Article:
White Western female character never played an important role in Bollywood cinema. If white actresses were given a role, they were represented as a prostitute, vamp, or dancer in a single scene, often a dance scene. Thoughts about white Western women hardly changed over time, however, the representation of the Western female character did a little, in a positive way. This can be illustrated by the character Sue (Alice Patten) in Rang de Basanti (Rakeysh Omprakash Mehra, 2006).
Bollywood of the 21st century recognised that Western women are not only suitable for the role of prostitute or vamp, as Bollywood cinema of the 1950s and 1960s did for example. On the contrary, it showed that Western women are not necessarily the opposite of moral Indian women. They are ambassadors of modernity but in a positive manner. They represent the ‘good’ West, an image Indian women can learn from.
Rang de Basanti is about the British documentary filmmaker Sue, who wants to make a film on Indian freedom fighters in India. She is inspired by the diary of her grandfather, a former officer of the Indian Imperial Police during the Indian independence movement. When she arrives in India, she asks a group of five young men to act in her film.
Sue is a pale British woman with blond hair, often dressed in Western clothes. Despite her appearance, she plays a lead role in Rang the Basanti, which is remarkable compared to Bollywood films of the 21st. Sue isn’t a tempting dancer or prostitute, on the contrary. She is a filmmaker with Indian friends, both male and female. Of course, Sue is present during dance scenes, however, there is no focus on her face or erogenous zones, which was often the case in Bollywood films.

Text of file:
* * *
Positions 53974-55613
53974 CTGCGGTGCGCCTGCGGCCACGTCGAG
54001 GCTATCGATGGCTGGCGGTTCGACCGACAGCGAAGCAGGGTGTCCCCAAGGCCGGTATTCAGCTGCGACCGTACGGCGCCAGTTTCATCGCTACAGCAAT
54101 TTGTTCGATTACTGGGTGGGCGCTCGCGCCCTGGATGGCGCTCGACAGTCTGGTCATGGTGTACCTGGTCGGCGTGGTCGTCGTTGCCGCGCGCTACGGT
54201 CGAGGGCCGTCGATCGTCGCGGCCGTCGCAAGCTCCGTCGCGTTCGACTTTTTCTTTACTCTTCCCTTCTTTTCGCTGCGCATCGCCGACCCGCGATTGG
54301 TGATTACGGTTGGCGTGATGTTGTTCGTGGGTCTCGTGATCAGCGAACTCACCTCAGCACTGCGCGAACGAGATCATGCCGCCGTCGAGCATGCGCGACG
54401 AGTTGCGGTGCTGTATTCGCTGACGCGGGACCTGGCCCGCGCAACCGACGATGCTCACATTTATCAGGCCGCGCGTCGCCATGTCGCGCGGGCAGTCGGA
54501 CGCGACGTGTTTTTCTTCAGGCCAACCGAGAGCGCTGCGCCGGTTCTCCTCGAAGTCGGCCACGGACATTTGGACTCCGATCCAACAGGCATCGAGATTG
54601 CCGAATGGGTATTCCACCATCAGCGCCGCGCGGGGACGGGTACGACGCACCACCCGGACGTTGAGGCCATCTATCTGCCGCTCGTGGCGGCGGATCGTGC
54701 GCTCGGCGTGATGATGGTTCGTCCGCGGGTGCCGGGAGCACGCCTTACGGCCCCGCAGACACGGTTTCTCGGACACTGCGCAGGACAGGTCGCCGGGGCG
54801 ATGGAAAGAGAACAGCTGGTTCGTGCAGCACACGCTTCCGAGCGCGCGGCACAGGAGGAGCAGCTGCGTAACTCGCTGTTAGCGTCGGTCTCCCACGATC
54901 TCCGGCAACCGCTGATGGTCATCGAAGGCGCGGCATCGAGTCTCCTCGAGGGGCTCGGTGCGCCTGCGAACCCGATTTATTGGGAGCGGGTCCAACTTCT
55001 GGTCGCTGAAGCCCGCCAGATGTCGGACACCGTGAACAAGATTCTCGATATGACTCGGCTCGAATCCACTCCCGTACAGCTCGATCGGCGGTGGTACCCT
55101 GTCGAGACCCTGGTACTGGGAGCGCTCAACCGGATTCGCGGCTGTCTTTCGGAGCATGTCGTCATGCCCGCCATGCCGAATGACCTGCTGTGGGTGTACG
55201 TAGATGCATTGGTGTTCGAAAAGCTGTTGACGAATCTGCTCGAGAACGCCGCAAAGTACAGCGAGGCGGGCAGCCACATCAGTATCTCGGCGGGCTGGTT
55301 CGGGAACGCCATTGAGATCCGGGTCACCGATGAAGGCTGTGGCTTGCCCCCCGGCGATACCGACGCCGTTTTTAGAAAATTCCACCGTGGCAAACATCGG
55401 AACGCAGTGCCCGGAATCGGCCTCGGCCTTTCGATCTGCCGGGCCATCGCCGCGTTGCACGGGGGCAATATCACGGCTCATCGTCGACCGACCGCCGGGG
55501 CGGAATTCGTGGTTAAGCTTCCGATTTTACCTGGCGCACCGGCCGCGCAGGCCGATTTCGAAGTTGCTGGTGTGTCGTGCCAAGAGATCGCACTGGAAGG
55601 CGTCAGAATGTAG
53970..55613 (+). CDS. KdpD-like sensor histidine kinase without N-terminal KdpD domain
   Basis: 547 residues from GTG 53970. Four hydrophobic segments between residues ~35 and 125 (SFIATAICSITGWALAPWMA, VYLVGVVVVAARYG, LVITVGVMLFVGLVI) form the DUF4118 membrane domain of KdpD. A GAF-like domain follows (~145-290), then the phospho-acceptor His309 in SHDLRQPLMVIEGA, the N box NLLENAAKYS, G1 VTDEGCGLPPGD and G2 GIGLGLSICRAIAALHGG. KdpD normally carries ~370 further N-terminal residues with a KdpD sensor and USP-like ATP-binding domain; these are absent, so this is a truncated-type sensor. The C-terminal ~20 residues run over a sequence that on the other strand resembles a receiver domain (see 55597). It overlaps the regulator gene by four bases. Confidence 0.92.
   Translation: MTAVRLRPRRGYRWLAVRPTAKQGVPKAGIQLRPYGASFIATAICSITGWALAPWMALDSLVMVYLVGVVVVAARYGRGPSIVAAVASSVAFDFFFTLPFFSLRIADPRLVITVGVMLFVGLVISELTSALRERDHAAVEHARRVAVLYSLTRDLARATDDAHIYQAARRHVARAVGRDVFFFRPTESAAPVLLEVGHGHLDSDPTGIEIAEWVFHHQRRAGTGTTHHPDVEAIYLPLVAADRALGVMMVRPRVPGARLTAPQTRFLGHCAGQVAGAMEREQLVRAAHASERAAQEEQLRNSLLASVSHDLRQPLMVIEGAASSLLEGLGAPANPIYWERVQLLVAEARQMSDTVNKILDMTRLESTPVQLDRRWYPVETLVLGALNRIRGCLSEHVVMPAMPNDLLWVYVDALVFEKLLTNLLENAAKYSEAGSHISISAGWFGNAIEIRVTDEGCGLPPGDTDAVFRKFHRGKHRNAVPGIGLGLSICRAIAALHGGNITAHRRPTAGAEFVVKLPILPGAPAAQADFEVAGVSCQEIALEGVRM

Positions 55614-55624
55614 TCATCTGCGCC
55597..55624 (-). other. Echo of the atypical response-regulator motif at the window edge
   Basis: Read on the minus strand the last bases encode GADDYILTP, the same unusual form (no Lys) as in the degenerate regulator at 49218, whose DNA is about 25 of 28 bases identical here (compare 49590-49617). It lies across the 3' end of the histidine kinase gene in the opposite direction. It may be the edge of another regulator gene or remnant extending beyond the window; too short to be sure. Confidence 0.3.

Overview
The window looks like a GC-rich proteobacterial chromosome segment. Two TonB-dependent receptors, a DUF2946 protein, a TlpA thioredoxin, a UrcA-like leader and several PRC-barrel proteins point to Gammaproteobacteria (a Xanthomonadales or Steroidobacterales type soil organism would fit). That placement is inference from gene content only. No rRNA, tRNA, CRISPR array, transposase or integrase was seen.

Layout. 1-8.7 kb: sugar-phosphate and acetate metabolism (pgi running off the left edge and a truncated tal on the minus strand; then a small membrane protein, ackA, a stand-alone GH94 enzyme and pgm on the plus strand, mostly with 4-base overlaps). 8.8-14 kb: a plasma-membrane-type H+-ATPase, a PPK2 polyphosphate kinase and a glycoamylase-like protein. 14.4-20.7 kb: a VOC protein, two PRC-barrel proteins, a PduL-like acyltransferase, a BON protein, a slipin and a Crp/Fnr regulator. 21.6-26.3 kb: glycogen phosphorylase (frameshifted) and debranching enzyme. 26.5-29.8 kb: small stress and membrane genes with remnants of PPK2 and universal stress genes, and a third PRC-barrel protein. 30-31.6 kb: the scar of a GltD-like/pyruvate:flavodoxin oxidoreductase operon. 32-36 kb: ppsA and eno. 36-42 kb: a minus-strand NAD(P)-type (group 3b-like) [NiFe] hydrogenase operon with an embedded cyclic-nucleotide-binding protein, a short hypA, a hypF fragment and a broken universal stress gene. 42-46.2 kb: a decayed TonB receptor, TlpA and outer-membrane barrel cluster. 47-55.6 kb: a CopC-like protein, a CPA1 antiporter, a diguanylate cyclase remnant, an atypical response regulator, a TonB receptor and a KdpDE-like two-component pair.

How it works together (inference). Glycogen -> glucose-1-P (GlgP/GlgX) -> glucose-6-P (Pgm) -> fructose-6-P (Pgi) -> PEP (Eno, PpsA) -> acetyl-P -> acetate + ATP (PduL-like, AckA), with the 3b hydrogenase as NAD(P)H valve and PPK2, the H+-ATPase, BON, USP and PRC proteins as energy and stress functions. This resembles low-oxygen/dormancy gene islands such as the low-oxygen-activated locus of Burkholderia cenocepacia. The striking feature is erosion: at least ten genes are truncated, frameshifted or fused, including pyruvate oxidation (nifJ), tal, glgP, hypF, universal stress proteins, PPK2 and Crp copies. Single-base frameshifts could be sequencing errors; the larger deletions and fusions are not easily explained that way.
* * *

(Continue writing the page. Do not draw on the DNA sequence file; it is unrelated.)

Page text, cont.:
Sue doesn’t seem to consider herself as different than her Indian companions. She really cooperates with them in order to make the film she wants to make. Moreover, the British woman is sincerely interested in the stories and the lives of her Indian friends.
She tells her Indian female friend Sonia that traditions are important to retain and even visits an Indian temple with her. In other words, in Rang de Basanti the Western woman is not the immoral opposite of the moral Indian woman. Sue is receptive to Indian traditions and supportive to her friends than a threat.
The British woman functions as a kind of moral authority as well: she creates unity and wants to resolves conflicts between her friends. She is more rational than her Indian friends and states that having a good conversation is better than having a fight. The role of Sue is rather pedological for both the modern Indian woman and man.
Sue doesn’t act tempting in order to seduce men, however, despite her normal/moral behaviour, she does get attention from Indian men. Several men look at Sue when she walks along. Especially DJ is impressed by her appearance. Despite not performing for the men through dance or dress, Sue is still presented as a sex object for the male gaze, and her whiteness is a part of that.
The male characters are still more present and powerful than the female main characters who seem like smart independent women in the beginning of the film. However, when DJ and his friends fight for the rights of their generation Sue and Sonia are absent: they are almost removed from the last part of the film’s narrative. Women are apparently still considered as incapable for protests against the regime.
Besides, the dominance of male characters is also expressed visually, via the mise-en-scene. When Sue and Sonia are sitting in a classroom, Pandey walks in and stands still beside the women. During their conversation, Pandey is shot from a low camera angle while the women are filmed from a high camera angle over the Pandey’s shoulder. The women have to look up too Pandey; there is clearly a hierarchy between men and women here. Pandy is more powerful than Sue and Sonia.
White Western female characters remain sex object for the male, though the way in which they act in more recent Bollywood films can’t be compared to films produced decennia ago. The Western female character now functions rather as a role model for Indian women, ideally protectors of Indian culture and tradition, for how they could behave in contemporary modernised or Westernised Indian society while staying true to traditional Indian values.
Western and Indian women are not necessarily each other’s rivals anymore. White women are representatives of Western modernity but instead of a threat they are examples for Indian women how they could combine modernity with Indian traditions in their lives. They act like supportive white sisters.